Top Reasons For Doctors To Learn Data Science



As we know, organizations have been generating data for many decades now. Large chunks of data are generated every day. The term used to describe these datasets is ‘Big Data.’ Though there is no fixed definition for big data, it refers to structured or unstructured data which comes from various sources such as social media pages, ad campaigns, events, rallies, day-to-day processes, etc. Organizations carefully analyze this data to help in the smooth functioning of business operations, increased profits, and better decision-making.

Data science and artificial intelligence are not buzzwords any longer as they are applied widely by a large number of businesses across numerous industry verticals. This holds true especially for the biomedical research community as physicians and other caregivers are encouraged continuously by hospitals and health insurance companies to make use of continuous data which has been captured through wearable medical devices. Healthcare and medicine is a promising and revolutionary industry for implementing data science solutions.

Need for data science in healthcare

In today’s scenario, doctors rely heavily on the clinical health record of patients. This results in the need for gathering large amounts of data for different patients. There is also a large variety of data coming in from billing systems or Electronic Medical records (EMR). So, the big data approach is looked at as the ideal solution to this problem. Medical data today is spread across various sources which are governed by different hospitals and departments. So, there is a need for the development of new infrastructure which will aid in integrating the entire data.

Why must doctors learn data science?


1. To understand the statistical significance of clinical studies

Clinicians are continuously learning about the latest and exciting case studies and clinical trials in their respective fields of expertise. Some of these results may not be reproducible because of the lack of statistical significance of the patient population size on which the study was carried out. If clinicians learn data science, it will be easy for them to evaluate the relevance of such studies to choose the ones which must be incorporated into their practices.

Data science is also extremely useful in today’s era of personalized medicine where clinicians not only prescribe the right medications but also point out the chances of success and recovery based on the genetic makeup of each patient, as the response to treatment and risk of disease differs based on each patient and disease.

2. To diagnose using large volumes of data generated through continuous monitoring

Data science allows physicians to analyze dense datasets at local (days or weeks) and global (months or years) timescales by using a combination of early warning scores and visual inspection of data. Basic descriptive statistical results, such as the average resting heart rate, provides a quick understanding of the patient’s overall cardiac health. Stress index of LF/HF ratio is advanced indicators which help predict chances of heart arrhythmias (heart rhythm issues).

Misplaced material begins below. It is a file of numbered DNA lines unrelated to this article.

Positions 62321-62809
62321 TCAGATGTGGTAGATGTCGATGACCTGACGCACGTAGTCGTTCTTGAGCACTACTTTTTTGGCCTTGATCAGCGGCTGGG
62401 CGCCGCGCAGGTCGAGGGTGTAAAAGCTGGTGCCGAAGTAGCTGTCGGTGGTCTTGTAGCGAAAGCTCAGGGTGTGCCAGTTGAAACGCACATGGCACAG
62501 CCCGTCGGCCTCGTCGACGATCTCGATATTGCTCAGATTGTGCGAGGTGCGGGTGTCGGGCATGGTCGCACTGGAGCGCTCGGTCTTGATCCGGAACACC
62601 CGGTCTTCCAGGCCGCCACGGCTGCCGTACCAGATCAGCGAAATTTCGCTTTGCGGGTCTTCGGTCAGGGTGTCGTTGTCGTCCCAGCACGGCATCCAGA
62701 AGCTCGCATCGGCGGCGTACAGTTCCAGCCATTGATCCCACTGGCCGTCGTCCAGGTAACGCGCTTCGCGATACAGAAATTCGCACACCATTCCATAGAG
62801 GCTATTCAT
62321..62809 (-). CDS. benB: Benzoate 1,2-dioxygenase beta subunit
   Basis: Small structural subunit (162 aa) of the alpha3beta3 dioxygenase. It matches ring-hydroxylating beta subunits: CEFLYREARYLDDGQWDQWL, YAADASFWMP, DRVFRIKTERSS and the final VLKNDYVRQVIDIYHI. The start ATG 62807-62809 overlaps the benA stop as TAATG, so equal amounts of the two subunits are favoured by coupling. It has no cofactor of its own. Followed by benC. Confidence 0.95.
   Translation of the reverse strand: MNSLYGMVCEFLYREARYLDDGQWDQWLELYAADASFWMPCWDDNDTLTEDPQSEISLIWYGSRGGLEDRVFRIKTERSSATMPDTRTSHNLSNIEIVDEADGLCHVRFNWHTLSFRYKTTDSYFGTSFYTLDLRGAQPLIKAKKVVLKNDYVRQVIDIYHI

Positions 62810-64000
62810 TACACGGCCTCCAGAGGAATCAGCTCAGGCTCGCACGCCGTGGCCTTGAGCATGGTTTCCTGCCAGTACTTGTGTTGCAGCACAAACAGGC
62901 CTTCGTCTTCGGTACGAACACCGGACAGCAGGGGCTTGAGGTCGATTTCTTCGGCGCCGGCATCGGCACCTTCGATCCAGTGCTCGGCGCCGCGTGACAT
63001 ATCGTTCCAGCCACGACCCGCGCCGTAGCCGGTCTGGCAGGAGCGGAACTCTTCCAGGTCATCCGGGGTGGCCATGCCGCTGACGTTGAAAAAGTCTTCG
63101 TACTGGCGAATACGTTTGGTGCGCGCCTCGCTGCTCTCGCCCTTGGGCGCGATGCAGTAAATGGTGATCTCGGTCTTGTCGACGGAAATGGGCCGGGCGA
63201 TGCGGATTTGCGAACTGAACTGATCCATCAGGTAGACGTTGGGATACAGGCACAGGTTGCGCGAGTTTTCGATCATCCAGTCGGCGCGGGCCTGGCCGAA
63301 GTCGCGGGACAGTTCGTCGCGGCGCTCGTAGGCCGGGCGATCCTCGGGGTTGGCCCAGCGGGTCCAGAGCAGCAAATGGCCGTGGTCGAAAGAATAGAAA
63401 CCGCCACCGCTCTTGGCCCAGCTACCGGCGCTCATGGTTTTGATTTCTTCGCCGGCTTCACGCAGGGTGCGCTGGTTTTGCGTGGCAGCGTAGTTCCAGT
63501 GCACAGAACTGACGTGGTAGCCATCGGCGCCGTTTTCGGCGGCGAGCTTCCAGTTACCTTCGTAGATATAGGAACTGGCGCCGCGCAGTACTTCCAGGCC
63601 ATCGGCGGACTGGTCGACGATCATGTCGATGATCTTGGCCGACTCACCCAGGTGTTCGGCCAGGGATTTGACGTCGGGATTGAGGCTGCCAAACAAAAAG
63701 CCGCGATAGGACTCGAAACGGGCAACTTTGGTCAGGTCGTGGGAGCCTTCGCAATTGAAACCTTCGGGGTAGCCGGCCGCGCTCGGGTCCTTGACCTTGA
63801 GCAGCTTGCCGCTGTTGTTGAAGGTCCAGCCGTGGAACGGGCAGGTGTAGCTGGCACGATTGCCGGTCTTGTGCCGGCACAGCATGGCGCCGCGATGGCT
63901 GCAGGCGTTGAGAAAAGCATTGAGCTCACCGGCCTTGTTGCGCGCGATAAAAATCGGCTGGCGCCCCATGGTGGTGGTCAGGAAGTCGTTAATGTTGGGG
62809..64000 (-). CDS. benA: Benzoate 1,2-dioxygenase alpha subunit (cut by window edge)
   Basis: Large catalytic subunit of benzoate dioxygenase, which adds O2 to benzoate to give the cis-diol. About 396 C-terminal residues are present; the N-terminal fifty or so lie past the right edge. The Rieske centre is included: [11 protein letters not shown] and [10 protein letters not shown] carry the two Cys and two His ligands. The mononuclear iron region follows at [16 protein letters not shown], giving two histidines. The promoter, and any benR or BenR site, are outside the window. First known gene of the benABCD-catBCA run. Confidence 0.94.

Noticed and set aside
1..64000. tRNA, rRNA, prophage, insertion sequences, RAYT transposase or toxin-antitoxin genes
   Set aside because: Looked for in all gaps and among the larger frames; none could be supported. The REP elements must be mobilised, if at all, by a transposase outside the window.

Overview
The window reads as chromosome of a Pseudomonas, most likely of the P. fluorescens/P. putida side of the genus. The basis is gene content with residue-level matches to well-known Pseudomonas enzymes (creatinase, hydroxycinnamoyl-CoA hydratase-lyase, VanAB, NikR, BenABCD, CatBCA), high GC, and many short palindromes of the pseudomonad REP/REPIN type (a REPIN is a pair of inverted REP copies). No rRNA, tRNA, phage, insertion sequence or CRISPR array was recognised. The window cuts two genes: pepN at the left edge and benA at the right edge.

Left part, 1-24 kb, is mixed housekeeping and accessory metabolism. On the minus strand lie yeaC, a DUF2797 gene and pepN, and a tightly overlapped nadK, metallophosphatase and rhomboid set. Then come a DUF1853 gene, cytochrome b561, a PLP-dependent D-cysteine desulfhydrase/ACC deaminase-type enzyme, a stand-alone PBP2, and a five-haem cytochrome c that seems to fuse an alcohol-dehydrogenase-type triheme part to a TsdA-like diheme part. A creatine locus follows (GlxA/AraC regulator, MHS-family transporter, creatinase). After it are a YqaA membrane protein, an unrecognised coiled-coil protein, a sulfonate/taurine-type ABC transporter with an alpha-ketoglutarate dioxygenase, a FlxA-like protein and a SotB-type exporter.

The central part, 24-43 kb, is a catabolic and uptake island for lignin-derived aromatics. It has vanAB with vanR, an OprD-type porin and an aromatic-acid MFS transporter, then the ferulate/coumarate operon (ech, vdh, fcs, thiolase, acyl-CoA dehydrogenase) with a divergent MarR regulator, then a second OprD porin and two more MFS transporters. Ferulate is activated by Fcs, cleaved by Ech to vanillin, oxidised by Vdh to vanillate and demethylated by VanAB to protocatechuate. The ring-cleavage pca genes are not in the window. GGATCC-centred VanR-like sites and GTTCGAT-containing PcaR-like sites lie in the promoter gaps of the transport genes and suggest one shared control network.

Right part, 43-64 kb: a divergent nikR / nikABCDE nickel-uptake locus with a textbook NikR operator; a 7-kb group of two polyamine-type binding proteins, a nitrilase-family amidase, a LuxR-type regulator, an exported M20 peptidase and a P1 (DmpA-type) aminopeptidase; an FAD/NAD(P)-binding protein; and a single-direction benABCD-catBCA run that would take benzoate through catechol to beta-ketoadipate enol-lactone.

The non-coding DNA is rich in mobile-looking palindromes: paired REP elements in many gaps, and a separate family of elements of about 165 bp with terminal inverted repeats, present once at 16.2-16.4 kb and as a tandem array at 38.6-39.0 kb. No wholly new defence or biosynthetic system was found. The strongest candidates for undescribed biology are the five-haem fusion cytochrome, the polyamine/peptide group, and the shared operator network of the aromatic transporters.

3. To diagnose through data visualization

To help other specialists such as cardiologists and pulmonologists, deliver critical care, radiologists analyze high-dimensional medical images such as MRI and CT scans. Radiologists already make use of software tools based on machine learning to automatically color code different features of an internal organ.

Data science will help doctors understand the strengths and limitations of such software and will help deliver improved diagnostic outcomes.

4. To diagnose using multiparameter data

In healthcare, most often, significant insights are obtained by combining multiple data sources. For example, overall stress can be computed by combining heart rate and heart rate variability. Doctors must learn data science techniques such as data fusion to understand how data is merged in these systems and this will help them diagnose patients more efficiently.

Companies such as Propeller are combining the respiratory health data obtained from the Propeller Spirometer with Propeller Air, which is an open API using data from environmental sources to predict how asthma may be affected by local conditions. The cause of a fall can be ensured in geriatric emergency care as the new Livio AI hearing aids from Starkey Hearing Technologies use motion sensors which are built into hearing aids. It can also measure biometric parameters such as heart rate.

5. To understand AI workflow

With the advent of AI, physicians and caregivers will soon adopt early warning scores which were designed using deep learning. Cardiogram’s deep heart, which works in sync with Apple Watches, is a semi-supervised AI learning which enables cardiovascular risk prediction. It is highly necessary for doctors to understand these machine learning algorithms as they will help them in preventing and curing diseases in a timely manner.


There is no doubt that data science solutions are reshaping the medical industry, helping uncover new insights, and turning brave ideas into reality. Data science is, no doubt, moving the medical science industry to a whole new level right from computerizing medical records to genetic disease exploration and drug discovery. With the fields of both data science and medicine developing at a rapid pace, it is important that they advance together. Having said that, data science has enormous potential to modernize the field of medicine.